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Mehrasa (on site) and I (virtually due to three rounds of visa refusal, and I’ll blog the story and my virtual attendance very soon in detail) had two presentations at EUROCALL 2017.
Our first presentation focused on the iterative stages involved in designing and developing our EGAP (English for General Academic Purposes) blended course offered at Osaka University, titled Osaka University Global English Online (OUGEO), which was implemented in the spring semester of 2017 over a period of fifteen weeks. First, the basic Successive Approximation Model (SAM) was introduced as the guiding instructional design model upon which the course had been created. Afterward, the stages of design and development of the blended course were explicated with a focus upon assessing Japanese students’ English language needs and their e-learning readiness, determining the course overall goals and module learning objectives, optimizing course technologies and the availability of technical support, designing the course syllabus, materials, tasks, and activities, organizing team teaching, as well as managing formative and summative evaluation. Additionally, the way in which the iteration process allowed for the discovery of some possibilities and problems at the early phases of the blended course design and development, and the refinements which were made to benefit from the affordable opportunities and to mitigate the difficulties were discussed. The use of Open Educational Resources (OERs) were also expounded in the light of Copy Right issues, and the authoring tools utilized in digitizing the materials alongside their merits and demerits were described. Finally, the Quality Matters Higher Education Rubric and its effectiveness in raising course quality assurance were reviewed.
Our second presentation was about the results of the use of an AR application, called BlippAR, to augment poster carousel tasks in our blended course. Both quantitative and qualitative data were collected through a usage experience questionnaire, an open-ended feedback form, and observations. The implemented AR application was described, and the overall positive user experience was reported, along with displaying the samples of collaborative student-generated AR work. The rewards and challenges of having students design AR content were also discussed. Moreover, the implications of AR for English language teaching and learning, the pedagogical potentials afforded by this technology, and recommendations for further research were provided.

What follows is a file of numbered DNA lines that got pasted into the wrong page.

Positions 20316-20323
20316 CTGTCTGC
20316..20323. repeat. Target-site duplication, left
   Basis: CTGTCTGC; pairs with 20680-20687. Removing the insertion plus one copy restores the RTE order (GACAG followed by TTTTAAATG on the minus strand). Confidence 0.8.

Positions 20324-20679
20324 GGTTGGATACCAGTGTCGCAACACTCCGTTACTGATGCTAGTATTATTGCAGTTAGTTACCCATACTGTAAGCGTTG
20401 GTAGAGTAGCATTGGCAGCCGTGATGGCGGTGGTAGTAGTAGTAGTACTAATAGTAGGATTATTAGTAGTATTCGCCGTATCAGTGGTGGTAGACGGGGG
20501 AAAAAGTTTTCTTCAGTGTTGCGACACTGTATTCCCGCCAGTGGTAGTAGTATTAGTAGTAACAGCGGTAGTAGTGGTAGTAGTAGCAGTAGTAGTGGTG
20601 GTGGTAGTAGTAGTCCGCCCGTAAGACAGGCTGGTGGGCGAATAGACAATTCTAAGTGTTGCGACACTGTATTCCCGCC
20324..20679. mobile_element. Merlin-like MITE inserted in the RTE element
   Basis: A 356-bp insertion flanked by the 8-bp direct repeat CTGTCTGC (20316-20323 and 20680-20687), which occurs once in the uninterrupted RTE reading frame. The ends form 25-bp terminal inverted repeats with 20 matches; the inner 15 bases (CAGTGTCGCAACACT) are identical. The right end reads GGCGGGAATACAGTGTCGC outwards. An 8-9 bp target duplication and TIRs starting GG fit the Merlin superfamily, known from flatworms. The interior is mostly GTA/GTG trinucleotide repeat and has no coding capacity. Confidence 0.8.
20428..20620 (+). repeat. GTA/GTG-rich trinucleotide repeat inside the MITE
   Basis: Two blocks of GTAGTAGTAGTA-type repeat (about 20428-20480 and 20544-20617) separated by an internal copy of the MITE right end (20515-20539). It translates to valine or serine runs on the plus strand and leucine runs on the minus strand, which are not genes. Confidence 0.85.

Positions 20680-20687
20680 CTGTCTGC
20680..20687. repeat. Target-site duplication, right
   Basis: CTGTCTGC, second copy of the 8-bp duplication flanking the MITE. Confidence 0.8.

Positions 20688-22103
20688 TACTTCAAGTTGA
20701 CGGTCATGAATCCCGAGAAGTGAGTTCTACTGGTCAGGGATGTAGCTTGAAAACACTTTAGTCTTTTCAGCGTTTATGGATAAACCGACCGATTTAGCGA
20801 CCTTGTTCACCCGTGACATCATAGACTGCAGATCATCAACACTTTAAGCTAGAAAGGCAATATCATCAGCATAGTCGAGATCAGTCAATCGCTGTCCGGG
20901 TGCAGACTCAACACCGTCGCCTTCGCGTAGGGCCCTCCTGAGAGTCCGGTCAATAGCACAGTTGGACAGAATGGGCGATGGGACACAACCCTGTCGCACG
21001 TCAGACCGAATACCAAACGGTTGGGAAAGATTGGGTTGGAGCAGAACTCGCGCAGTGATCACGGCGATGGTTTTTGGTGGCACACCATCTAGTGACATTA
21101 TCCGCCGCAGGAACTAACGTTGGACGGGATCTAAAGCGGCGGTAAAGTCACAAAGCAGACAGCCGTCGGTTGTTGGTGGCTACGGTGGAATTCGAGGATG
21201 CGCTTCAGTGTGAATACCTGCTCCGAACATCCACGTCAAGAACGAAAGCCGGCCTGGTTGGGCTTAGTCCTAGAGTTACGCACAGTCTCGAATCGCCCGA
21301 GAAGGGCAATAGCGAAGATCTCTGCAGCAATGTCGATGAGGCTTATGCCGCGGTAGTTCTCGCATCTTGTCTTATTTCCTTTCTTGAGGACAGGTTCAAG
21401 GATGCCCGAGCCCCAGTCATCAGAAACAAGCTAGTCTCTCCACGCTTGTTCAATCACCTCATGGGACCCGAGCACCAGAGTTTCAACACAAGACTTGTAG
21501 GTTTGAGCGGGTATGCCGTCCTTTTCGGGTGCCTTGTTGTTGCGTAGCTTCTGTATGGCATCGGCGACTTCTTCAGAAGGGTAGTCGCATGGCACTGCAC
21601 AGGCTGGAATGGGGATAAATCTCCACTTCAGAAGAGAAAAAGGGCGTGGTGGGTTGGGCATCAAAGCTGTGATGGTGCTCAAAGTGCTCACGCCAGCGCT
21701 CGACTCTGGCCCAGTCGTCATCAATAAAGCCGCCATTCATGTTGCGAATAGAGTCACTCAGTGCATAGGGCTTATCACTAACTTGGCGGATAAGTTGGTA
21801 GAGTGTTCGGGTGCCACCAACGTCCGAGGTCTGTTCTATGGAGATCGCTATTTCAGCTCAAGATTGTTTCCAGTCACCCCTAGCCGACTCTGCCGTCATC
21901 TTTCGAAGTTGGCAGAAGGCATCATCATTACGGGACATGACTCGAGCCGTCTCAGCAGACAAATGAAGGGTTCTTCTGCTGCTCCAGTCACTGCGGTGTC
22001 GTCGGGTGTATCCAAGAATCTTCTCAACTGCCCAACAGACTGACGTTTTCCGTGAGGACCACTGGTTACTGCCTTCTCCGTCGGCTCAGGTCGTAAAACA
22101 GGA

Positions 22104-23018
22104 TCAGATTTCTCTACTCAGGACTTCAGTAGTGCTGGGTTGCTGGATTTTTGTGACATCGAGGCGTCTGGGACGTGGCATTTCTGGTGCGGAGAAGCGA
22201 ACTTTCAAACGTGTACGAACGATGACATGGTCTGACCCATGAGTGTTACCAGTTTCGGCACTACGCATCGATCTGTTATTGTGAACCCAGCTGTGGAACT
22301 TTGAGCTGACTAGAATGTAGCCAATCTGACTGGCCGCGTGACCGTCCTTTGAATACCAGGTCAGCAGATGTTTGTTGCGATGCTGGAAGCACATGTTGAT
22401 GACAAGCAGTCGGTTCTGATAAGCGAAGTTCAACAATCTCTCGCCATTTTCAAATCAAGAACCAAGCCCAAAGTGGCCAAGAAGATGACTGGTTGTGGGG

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Mehrasa and I recently joined Eric to help him with the AR (Augmented Reality) and VR (Virtual Reality) demo slam at the University of Fukuchiyama for Open Campus 2017.
The AR and VR experience area included:
- Eric’s ARientation cards (available at here)
Eric has two sets of cards, one is in A4 size and the other in A6.
Students were asked to install BlippAR on their smartphones to be able to scan the A4 size ARientation cards, which were hung on the wall. Some codes were overlayed in an image or video format on the cards to be used to unlock a cipher with mission accomplished signs inside.
Eric also demoed some of the A4 size ARientation cards by using a special camera. A number of the cards were overlayed with some keywords such as change, better world, and tackle inequality, and we took some screenshots while I was trying to scan them.
- Google Cardboard, which is a piece of cardboard that turns a smartphone into a VR headset
- Cameras to take 360 degree photos
- HTC Vive, which is a virtual reality headset developed by HTC and Valve Corporation
Students tried HTC Vive by exploring some Google Earth VR demos, which provided opportunities for practicing English through explaining what they could see in the virtual world.
Eric is thinking of mixing AR and VR for his future projects and demos, and I am very much looking forward to it! 🙂
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As Aaron Hogan truly tweeted, “Twitter is not going to change your life, but the educators you meet there will!” Recently, I have become active on Twitter and had the chance to get connected to teachers, researchers, and educators from different parts of the world! This is how I got to know Phil Longwell, also known online as ‘Teacher Phili‘. He kindly invited me to write a blog post for the IATEFL Learning Technologies Special Interest Group (LTSIG).
Together with Mehrasa, we wrote a post on Mixed, Augmented, and Virtual Realities (MAVR). We first defined MAVR, and then introduced some apps that help teachers bring MAVR to their classrooms. Following that, we shared our experience using BlippAR, an AR application, to augment poster carousel tasks in our blended English course (Osaka University Global English Online). Finally, we introduced the JALT MAVR SIG, which aims at promoting MAVR technologies in teaching and learning, especially in language education.
You can read our blog post, titled “How to Bring Mixed, Augmented & Virtual Reality to Your Classroom”, here.